Choosing the future of Antarctica

S. R. Rintoul et al.

We present two narratives on the future of Antarctica and the Southern Ocean, from the perspective of an observer looking back from 2070. In the first scenario, greenhouse gas emissions remained unchecked, the climate continued to warm, and the policy response was ineffective; this had large ramifications in Antarctica and the Southern Ocean, with worldwide impacts. In the second scenario, ambitious action was taken to limit greenhouse gas emissions and to establish policies that reduced anthropogenic pressure on the environment, slowing the rate of change in Antarctica. Choices made in the next decade will determine what trajectory is realized.



Higher CO2 concentrations increase extreme event risk in a 1.5°C world

Hugh S. Baker et. Al.

The Paris Agreement aims to ‘pursue efforts to limit the temperature increase to 1.5 °C above pre-industrial levels.’ However, it has been suggested that temperature targets alone are insufficient to limit the risks associated with anthropogenic emissions. Here, using an ensemble of model simulations, we show that atmospheric CO2 increase has a significant direct impact on Northern Hemisphere summer temperature, heat stress, and tropical precipitation extremes.


Nature Climate Change

We are almost certainly underestimating the economic risks of climate change

By David Roberts

The models that inform climate policymaking are fatally flawed. One of the more vexing aspects of climate change politics and policy is the longstanding gap between the models that project the physical effects of global warming and those that project the economic impacts. In a nutshell, even as the former deliver worse and worse news, especially about a temperature rise of 3 degrees Celsius or more, the latter remain placid.



A low energy demand scenario for meeting the 1.5 °C target and sustainable development goals without negative emission technologies

Arnulf Grubler et al.

Scenarios that limit global warming to 1.5 °C describe major transformations in energy supply and ever-rising energy demand. Here, we provide a contrasting perspective by developing a narrative of future change based on observable trends that results in low energy demand.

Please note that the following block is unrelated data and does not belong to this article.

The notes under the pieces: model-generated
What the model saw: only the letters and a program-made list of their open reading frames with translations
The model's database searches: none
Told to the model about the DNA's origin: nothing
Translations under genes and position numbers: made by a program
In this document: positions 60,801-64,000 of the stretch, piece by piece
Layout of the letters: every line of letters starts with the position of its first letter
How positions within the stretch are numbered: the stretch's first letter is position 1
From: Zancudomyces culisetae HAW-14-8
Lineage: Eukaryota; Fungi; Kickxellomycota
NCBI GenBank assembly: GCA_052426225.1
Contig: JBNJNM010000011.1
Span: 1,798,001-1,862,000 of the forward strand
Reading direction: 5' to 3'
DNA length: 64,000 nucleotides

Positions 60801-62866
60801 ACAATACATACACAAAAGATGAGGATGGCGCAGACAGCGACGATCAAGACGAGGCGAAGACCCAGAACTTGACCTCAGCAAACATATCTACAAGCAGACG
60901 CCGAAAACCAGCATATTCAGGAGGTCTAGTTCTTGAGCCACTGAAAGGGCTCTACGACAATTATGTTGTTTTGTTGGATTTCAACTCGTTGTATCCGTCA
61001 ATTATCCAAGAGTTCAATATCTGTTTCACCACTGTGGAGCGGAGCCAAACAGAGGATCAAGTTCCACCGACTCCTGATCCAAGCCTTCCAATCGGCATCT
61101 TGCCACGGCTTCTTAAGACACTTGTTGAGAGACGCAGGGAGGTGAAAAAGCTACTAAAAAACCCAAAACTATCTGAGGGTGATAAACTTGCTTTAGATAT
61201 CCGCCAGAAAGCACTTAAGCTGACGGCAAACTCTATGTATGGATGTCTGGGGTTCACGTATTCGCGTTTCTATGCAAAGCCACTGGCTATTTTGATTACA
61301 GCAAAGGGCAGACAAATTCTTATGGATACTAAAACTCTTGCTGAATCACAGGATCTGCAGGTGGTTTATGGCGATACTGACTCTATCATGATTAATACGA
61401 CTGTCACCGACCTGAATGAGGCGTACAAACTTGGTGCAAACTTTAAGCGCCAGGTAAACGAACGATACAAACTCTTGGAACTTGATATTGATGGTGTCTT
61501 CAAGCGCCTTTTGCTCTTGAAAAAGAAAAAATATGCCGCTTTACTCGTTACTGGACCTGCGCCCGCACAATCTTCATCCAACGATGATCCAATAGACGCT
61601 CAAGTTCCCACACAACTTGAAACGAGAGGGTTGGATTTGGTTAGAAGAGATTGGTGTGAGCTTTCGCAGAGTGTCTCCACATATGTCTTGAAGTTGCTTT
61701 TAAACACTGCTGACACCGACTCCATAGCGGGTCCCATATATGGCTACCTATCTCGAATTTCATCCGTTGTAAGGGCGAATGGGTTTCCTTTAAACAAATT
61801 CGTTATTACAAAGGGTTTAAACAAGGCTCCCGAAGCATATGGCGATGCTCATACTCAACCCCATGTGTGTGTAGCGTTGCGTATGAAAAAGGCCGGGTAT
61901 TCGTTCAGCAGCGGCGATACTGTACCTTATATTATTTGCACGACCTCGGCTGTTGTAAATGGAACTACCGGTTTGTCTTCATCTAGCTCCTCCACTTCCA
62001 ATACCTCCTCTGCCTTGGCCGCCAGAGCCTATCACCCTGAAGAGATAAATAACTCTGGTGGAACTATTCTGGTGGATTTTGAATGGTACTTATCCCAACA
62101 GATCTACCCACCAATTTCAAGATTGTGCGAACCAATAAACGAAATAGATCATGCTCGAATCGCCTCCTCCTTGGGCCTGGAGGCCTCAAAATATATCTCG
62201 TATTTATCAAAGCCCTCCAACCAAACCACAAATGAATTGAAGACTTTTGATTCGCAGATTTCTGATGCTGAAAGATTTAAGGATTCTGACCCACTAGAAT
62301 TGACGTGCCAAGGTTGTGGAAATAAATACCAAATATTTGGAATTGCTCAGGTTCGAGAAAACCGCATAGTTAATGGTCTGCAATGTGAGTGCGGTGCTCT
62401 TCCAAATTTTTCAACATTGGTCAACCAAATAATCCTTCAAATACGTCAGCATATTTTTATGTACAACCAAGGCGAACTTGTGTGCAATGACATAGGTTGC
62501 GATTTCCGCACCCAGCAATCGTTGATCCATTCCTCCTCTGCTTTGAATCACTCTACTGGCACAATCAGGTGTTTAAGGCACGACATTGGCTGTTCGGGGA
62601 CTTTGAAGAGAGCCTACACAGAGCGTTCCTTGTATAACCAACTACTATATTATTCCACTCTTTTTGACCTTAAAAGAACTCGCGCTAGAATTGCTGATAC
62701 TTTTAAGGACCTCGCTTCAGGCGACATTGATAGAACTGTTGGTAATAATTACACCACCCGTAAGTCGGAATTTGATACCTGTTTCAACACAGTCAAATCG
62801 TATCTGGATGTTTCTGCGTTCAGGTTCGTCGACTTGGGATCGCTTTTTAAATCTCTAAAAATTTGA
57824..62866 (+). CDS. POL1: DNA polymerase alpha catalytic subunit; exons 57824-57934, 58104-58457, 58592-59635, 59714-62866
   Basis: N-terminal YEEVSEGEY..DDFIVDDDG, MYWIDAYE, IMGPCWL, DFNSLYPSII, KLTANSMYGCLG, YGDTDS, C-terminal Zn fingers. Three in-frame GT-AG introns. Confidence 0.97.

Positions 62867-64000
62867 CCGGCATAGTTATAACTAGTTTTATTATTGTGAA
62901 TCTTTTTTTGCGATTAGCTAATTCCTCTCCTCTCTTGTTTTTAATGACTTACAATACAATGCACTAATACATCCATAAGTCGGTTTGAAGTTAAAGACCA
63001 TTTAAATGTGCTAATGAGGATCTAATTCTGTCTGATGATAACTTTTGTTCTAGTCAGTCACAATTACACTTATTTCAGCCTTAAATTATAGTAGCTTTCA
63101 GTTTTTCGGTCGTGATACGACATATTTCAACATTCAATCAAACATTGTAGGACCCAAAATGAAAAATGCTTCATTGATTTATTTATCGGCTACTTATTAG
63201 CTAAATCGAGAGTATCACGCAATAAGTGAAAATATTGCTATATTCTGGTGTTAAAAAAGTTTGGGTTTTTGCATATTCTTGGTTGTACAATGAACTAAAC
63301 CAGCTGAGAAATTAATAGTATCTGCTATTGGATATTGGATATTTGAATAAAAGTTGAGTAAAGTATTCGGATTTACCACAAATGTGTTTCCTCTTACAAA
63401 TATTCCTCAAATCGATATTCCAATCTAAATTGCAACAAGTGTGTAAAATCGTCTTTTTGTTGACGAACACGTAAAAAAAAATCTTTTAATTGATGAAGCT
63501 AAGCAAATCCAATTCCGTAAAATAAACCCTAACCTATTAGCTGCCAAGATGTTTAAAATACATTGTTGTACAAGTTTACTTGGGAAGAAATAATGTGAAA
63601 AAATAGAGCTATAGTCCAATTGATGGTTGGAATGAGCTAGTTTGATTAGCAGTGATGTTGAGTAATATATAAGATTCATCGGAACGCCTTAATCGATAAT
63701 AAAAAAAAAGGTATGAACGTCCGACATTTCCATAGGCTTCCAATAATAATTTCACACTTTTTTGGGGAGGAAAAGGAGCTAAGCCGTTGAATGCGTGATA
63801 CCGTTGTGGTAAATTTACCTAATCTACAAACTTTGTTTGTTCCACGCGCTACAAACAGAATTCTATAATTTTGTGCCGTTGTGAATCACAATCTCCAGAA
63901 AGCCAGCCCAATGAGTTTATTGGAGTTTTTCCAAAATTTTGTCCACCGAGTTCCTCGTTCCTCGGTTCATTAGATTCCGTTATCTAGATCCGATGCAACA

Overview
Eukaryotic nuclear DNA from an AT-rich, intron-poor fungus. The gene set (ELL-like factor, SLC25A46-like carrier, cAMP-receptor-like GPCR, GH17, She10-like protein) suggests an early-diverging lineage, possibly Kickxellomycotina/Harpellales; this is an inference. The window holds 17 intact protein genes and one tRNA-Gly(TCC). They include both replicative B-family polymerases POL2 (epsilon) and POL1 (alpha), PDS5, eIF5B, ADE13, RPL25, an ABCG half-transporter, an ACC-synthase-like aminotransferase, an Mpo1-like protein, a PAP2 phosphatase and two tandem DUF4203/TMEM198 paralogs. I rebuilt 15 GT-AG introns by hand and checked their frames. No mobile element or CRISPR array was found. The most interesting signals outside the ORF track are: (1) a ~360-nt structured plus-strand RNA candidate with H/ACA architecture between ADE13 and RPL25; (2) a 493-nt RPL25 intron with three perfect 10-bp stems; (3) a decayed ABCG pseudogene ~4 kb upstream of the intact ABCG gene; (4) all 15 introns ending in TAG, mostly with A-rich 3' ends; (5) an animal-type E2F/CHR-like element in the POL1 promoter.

Stream metabolism heats up

James B. Heffernan

Higher stream temperatures as the climate warms could lead to lower ecosystem productivity and higher CO2 emissions in streams. An analysis of stream ecosystems finds that such changes will be greatest in the warmest and most productive streams.



How Climate Change Will Make Pollution Even Worse

David Bressan

Pollution has existed as long as humans have. With the industrial revolution, the invention of plastic in 1907 and mass production of goods,  today’s piles of trash grow exponentially. Today, there is plastic in the oceans, landfills full of rubbish and even the Moon’s surface is covered by litter, like golf balls (from the Apollo 14 mission in 1971) and disposable bags.



Disclosing climate-related financial information is a game changer

By Craig Davies

Global markets need standardised, accessible information about the climate risks faced by investments and businesses, writes the EBRD’s Craig Davies.


Public Finance International

A study of air flow patterns affecting pollutant concentrations in the Central Region of Mexico

Aron D. Jazcilevich

Using a prognostic air quality model that includes actual emissions, air pollution regimes over the central region of Mexico are simulated. It is shown that due to the complex orography, vertical circular patterns develop over the metropolitan area of Mexico City

Science Direct